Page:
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Kalasjniekof

'd' of plane - rotation?

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Hi, I've noticed planes are quite a big thingy in games. Unfortunately my math classes didn't cover them... I should have followed them on a higher level... I know the equation for a plane is ax + by + cz + d = 0. I know that a,b,c represents a normal of the plane. But what is this d? The docs say it's the distance from the plane to the origin, but how should I compute it? I can't use the normal for that, can I? [Edited by - Kalasjniekof on May 30, 2005 3:29:40 PM]

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Hi,
if you chose d=0 your plane will go through the origin of your coordinate system. If you increase/decrease d you basically translate the plane along its normal vector. E.g.if the plane's normal vector points along the y axis changing d will move your plane up and down.
hope that helps
Quak

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Quote:
The docs say it's the distance from the plane to the origin, but how should I compute it? I can't use the normal for that, can I?
Yes you can, but you need some other information as well. If you just happen to know what distance you want, you can just set d manually. More often though you have a plane normal and a point known to be on the plane, and you want to find d given that information. The solution (for your form of the equation) is d = -(point.Dot(normal)).

Sometimes you will see the plane represented as p.n = d rather than p.n-d = 0. It's pretty much the same thing, but the d values are negatives of each other.

Basically the idea is that the plane is all points p for which the equation p.n = d is satisfied. Thus it makes sense that if you have a point q known to be on the plane, d = q.n. Simply re-arranging as p.n-d = 0 gives you the form you posted.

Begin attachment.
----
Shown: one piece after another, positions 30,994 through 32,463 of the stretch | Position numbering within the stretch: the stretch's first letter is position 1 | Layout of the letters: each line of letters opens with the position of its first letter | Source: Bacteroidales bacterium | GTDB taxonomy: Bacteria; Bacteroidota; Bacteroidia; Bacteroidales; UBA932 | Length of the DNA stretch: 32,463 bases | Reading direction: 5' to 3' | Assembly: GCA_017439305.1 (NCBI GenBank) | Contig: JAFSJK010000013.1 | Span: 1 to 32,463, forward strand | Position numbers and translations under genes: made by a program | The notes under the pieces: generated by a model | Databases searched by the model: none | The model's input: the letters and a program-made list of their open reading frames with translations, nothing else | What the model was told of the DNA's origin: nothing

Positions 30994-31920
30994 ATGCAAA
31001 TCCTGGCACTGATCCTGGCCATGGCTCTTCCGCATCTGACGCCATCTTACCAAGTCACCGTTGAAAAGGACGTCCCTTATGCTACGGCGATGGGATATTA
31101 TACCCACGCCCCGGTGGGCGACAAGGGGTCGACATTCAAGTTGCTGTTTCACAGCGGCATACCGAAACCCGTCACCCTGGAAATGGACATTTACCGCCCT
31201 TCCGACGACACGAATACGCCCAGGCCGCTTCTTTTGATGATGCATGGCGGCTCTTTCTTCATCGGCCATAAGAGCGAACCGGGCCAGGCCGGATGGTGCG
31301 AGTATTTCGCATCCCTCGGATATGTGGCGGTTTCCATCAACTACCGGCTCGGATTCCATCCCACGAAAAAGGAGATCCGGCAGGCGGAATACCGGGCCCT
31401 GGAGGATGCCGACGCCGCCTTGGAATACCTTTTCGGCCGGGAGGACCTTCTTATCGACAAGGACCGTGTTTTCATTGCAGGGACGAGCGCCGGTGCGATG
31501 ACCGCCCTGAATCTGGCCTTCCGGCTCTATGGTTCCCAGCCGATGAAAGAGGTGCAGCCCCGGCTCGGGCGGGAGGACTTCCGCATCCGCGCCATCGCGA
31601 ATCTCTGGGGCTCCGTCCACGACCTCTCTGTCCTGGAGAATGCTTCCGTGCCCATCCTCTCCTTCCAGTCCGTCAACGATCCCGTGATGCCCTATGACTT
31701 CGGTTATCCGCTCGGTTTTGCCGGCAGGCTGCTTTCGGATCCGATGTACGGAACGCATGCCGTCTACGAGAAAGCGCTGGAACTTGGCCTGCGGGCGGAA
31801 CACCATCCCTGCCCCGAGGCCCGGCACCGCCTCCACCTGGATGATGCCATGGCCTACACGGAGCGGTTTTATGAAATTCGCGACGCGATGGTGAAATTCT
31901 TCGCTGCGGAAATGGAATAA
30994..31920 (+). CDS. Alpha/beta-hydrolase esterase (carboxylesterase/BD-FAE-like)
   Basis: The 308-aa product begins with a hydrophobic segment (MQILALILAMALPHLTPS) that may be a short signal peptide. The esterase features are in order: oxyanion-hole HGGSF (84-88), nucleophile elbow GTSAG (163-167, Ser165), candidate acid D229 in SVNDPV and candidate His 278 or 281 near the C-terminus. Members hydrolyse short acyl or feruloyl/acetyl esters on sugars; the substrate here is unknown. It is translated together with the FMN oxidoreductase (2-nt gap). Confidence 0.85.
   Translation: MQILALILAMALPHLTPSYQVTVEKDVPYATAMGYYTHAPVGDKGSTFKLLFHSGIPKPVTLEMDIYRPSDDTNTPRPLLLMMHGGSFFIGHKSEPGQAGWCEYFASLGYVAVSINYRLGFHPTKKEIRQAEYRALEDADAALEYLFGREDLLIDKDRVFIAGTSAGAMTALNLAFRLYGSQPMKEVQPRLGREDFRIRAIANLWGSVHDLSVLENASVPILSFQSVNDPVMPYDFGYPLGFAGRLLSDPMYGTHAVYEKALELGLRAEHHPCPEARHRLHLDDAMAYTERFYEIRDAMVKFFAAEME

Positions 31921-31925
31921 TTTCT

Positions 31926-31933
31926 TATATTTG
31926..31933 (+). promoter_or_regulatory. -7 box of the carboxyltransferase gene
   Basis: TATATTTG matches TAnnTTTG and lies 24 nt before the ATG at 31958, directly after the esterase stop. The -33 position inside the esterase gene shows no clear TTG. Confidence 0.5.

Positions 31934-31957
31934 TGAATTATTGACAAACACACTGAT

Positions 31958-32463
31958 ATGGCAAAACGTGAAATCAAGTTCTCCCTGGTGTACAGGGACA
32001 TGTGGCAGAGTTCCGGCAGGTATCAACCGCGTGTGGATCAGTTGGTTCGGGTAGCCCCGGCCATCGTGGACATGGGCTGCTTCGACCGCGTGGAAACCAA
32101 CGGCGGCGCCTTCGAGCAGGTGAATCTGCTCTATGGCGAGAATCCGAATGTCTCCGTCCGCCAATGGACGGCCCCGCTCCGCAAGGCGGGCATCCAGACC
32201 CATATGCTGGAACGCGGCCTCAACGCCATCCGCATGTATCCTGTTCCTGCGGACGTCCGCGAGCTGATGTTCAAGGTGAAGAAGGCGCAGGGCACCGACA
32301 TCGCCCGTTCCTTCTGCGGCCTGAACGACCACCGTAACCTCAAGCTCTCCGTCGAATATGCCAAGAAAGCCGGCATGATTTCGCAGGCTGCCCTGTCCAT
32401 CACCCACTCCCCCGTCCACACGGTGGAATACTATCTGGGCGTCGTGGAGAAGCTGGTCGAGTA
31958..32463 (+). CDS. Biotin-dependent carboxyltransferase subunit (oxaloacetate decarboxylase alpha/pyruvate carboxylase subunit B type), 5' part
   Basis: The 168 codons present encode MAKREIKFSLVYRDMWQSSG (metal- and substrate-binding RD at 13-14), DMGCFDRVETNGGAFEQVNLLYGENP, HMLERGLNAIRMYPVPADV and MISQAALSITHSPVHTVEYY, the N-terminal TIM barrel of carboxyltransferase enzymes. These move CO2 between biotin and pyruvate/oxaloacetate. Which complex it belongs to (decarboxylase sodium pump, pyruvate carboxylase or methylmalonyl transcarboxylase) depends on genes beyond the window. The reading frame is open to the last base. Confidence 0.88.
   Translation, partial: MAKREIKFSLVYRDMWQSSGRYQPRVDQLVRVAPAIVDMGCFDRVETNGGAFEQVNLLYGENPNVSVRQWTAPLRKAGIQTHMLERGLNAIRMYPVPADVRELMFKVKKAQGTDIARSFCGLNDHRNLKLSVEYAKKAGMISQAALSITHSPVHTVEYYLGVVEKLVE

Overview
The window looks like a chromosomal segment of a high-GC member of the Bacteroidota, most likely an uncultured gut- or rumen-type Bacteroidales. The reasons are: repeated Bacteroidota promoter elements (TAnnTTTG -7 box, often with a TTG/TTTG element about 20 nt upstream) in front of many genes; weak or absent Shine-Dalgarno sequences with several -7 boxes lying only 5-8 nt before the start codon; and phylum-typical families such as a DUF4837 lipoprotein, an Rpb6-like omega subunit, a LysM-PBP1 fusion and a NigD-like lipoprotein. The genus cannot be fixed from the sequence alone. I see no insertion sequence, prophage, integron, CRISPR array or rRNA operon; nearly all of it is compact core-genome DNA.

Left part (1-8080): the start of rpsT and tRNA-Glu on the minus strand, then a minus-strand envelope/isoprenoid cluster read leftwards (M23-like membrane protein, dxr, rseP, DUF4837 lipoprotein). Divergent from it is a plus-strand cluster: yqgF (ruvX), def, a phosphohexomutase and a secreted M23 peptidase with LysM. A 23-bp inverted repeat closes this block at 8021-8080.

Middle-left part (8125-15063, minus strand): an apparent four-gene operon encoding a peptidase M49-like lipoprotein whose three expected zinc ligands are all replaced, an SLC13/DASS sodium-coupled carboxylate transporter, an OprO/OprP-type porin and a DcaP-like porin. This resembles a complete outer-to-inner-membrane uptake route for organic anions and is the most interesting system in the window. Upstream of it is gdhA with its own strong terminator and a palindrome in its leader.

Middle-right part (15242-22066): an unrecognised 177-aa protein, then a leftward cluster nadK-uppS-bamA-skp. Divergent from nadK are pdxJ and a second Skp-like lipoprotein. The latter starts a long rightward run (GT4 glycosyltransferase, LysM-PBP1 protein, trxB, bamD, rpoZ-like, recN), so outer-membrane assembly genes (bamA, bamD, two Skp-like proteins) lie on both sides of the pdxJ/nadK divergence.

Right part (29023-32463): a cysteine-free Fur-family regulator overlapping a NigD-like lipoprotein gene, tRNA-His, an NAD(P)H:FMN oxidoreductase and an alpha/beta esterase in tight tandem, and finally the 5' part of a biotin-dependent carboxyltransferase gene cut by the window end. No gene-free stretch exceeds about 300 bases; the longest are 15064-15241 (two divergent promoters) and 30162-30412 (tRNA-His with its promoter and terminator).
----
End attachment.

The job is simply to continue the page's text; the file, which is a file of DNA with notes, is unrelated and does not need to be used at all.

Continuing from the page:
('.' is the dot product. Also note that I'm assuming the normal is unit-length. Otherwise, d is scaled by the length of the normal. The plane is still valid, but is un-normalized.)

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I basicly have a line between two points somewhere in 3D space.
Now I want to have a plane through that line.
I have allready calculated the normal and now I have to calculate d.

ax + by + cz + d = 0

Can I just plug one of the points from the line in d = -(ax + by + cz) to get my 'd' or should I use another method?

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Quote:
Can I just plug one of the points from the line in d = -(ax + by + cz) to get my 'd'
Yes.

(You probably already know that there is an infinite number of planes that contain a given line, but I guess you already have the normal of the plane...)

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You can't really calculate a plane through a line (2 points) as the plane can be rotated at any degree around the line.

To calculate a plane you must have at least 3 vertices, you then calculate the face normal of that polygon and calculate the distance of the origin to the plane, normal DOT (vertex1-origin).

Hope that helps.

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hi, I have another question.

I know I can rotate a vector by multiplying the vector by a rotationmatrix like


matrix *

|x|
|y|
|z|
|1|

so can I multiply a plane by multiplying it by a rotationmatrix too?